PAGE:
Philadelphia, PA (Sports Network) - Teams from the African continent have made steady progress on the sport's biggest stage starting since 1990, when Cameroon became the first team from Africa to reach the quarterfinals.
Nigeria followed up by advancing to the second round of the tournament in 1994 and 1998, before a surprising run to the quarterfinals by Senegal in 2002.
In 2006 it was Ghana's turn to shine, as the Black Stars advanced from a tough group that included Italy and the Czech Republic to reach the second round before bowing out to Brazil.
When the 2010 World Cup was awarded to South Africa, it represented another step forward for the continent as a whole.
Many questioned whether or not the country was fit to host an event of this magnitude, with worker's strikes and slow ticket sales dominating the headlines during the build-up.
But things have gone well so far for the African continent - other than the games themselves.
Much has been written about how important it is that the continent is staging the World Cup, but the performance of its teams is also crucial in establishing Africa's place in the global pecking order.
With six African teams taking part in the competition, surely a few would advance beyond the group stage and possibly further, marking another step forward for African football.
However, after African teams combined to put together a record of 3-10-5 in 18 group stage-matches, Ghana is the only hope left standing.
There are a variety of reasons for the general failure of the African sides, ranging from a tough draw to injuries to poor judgement. But if Ghana is able to become the first African nation to reach the semifinals of the World Cup, it would save the continent's blushes.
South Africa was the victim of timing more than anything else as they picked a bad year to host the World Cup.
Bafana Bafana had much better teams take part in the 1998 and 2002 World Cups, led by a prime Benni McCarthy as well as top players like Aaron Mokoena and Shaun Bartlett.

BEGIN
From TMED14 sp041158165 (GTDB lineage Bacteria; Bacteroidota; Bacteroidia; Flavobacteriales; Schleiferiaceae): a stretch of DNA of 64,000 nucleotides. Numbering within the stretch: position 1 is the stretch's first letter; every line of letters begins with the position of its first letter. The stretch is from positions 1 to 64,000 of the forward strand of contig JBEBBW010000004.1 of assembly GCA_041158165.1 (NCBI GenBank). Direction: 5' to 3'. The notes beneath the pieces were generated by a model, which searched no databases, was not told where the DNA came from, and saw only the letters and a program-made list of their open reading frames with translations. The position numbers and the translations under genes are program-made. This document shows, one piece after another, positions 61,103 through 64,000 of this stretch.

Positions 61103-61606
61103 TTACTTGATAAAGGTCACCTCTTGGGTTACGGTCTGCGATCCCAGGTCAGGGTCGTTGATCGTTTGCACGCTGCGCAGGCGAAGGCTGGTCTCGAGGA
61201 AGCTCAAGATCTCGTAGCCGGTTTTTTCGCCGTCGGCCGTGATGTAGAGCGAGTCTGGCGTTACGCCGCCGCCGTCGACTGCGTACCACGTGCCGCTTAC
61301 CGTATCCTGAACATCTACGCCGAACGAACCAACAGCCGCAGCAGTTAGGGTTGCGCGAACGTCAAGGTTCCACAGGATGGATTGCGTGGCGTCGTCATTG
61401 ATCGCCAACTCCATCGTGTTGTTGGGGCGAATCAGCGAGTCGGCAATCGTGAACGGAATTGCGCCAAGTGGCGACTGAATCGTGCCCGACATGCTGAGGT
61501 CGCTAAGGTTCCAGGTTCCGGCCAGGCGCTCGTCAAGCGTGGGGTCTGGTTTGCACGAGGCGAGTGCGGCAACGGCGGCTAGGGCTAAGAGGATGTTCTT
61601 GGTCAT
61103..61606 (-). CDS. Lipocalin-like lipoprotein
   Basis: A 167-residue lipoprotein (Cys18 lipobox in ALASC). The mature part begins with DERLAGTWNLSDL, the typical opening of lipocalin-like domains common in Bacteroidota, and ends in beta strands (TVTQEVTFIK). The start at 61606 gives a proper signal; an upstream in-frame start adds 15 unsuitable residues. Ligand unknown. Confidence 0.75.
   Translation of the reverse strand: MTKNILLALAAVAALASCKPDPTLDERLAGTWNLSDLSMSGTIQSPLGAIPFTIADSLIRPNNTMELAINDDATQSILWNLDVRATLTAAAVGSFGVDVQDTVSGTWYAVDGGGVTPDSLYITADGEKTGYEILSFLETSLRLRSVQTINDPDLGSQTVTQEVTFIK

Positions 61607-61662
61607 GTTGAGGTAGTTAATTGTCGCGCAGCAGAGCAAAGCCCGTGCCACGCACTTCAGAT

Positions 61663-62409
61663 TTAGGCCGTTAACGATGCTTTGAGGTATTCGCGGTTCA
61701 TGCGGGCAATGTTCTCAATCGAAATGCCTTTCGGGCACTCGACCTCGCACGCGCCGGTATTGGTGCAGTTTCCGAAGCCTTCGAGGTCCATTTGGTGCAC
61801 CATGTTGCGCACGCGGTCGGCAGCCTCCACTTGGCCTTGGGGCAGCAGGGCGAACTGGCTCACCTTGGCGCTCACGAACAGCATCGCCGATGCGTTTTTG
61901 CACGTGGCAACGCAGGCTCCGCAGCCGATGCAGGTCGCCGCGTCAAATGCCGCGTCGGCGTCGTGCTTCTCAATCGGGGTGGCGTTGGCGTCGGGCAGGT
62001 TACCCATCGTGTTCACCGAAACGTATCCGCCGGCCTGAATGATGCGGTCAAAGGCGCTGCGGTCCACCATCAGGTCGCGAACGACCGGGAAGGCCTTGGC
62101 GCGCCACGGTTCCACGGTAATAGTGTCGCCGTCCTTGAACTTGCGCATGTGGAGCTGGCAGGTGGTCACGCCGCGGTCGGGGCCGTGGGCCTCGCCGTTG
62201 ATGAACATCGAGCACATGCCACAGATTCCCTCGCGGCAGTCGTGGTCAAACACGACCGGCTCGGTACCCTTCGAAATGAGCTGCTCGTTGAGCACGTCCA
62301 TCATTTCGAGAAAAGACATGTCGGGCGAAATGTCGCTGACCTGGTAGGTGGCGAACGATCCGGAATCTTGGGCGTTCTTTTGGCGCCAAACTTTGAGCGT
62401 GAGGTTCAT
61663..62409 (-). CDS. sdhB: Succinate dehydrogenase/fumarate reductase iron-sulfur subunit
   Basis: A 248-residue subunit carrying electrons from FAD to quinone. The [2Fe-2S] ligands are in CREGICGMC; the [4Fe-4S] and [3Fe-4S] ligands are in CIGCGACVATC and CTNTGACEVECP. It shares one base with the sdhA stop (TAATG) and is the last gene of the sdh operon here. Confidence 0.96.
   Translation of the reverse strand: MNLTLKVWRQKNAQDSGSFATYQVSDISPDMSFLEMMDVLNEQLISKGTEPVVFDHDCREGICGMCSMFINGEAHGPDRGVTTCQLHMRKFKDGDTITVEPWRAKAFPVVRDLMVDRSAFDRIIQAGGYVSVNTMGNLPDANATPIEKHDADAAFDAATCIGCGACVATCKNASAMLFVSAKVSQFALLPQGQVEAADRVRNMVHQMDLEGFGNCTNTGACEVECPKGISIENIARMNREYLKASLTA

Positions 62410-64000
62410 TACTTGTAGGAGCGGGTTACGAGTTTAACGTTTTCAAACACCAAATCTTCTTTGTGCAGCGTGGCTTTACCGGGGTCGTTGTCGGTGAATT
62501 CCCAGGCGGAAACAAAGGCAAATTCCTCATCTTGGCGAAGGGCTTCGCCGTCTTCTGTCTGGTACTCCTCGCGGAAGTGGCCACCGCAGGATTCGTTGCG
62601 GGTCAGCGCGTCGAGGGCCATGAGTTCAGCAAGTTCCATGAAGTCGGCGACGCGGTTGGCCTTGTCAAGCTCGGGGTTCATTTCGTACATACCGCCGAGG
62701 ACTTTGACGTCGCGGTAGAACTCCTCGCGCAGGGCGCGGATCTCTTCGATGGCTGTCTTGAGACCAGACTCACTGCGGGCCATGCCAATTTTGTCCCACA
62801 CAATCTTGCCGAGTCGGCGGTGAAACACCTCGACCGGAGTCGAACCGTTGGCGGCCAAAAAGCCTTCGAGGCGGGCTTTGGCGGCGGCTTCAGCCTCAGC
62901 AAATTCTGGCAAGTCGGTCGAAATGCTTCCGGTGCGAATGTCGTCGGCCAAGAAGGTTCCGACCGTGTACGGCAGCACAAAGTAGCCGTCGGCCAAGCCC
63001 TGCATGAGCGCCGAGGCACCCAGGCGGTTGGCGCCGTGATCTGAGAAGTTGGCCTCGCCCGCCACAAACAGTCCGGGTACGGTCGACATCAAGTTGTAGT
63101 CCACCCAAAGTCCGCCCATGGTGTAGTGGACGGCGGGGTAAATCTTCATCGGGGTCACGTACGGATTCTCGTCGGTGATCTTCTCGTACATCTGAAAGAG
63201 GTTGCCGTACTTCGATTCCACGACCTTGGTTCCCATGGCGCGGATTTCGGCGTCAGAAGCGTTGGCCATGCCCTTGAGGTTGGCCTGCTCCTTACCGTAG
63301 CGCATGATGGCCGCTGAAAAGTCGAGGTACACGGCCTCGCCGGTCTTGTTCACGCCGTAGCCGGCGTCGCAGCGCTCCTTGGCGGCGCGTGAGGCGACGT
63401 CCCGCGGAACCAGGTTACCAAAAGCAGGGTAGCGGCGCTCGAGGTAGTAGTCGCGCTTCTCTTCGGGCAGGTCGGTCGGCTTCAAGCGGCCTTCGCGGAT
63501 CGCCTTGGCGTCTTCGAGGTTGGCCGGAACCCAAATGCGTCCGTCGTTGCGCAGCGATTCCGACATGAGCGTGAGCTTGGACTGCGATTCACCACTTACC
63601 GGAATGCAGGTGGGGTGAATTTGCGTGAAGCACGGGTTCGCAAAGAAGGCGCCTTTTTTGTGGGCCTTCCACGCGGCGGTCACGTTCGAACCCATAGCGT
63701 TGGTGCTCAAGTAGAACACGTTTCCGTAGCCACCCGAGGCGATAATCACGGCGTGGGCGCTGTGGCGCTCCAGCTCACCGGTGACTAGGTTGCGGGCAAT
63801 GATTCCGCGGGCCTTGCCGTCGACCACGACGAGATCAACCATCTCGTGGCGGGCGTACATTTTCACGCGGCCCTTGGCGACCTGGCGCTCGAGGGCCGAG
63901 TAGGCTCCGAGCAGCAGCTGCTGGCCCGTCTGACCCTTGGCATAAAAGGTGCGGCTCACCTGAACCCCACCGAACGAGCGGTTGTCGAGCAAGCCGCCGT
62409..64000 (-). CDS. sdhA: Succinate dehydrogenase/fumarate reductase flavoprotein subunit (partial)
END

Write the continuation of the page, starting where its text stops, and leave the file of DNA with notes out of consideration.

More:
The team didn't play poorly as they went 1-1-1 in Group A, but they still became the first host nation to fail to advance beyond the group stage.
Nigeria was a good bet to finish second in Group B behind Argentina, but following a tough 1-0 defeat to the South American side in their opener, the Super Eagles went up 1-0 on Greece before a foolish red card from Sani Kaita allowed an inferior Greek team to rally for a 2-1 win.
This left Nigeria in a terrible spot, and they could only manage a 2-2 draw with South Korea, despite getting the better of the play.
Not a lot was expected from Algeria in Group C, but they proved tougher than expected as they earned a draw with England and lost in stoppage time to the United States before bowing out.
The same cannot be said of Cameroon, which has to go down as one of the most disappointing teams in the entire World Cup.
Captain Samuel Eto'o bristled at criticism from the legendary Roger Milla prior to the tournament, and he even threatened to withdraw before the team crashed to three defeats in three games.
Ivory Coast was labeled as maybe the best hope for an African semifinalist prior to the World Cup draw, but after being drawn into a group with Brazil and Portugal, those expectations were tempered a bit.
The fact that star striker Didier Drogba suffered a broken arm in a friendly with Japan less than two weeks before the team's opener also didn't help matters.
Ivory Coast's first game came against Portugal, and it was probably the most crucial of the tournament for Les Elephants. But because of his injury, Drogba was limited to just 25 ineffective minutes of action off the bench, and the game finished 0-0.
Even Ghana needed a bit of good fortune to advance on the final day of Group D play. After losing 1-0 to Germany, the Black Stars would have been eliminated had Serbia rallied to tie Australia, 2-2. However, the Socceroos held out for a 2-1 win that now gives the African continent one team to get behind.
The fact that Ghana has moved on despite the absence of its best player, midfielder Michael Essien, should not be overlooked. But the team has used some good fortune and a bit of hard work to get to the next round.
And after a very favorable draw that serves up the United States in the round of 16 and a potential quarterfinal matchup with either Uruguay or South Korea, Ghana's hopes of making history for Africa are very real.
And they can be sure that an entire continent will be watching.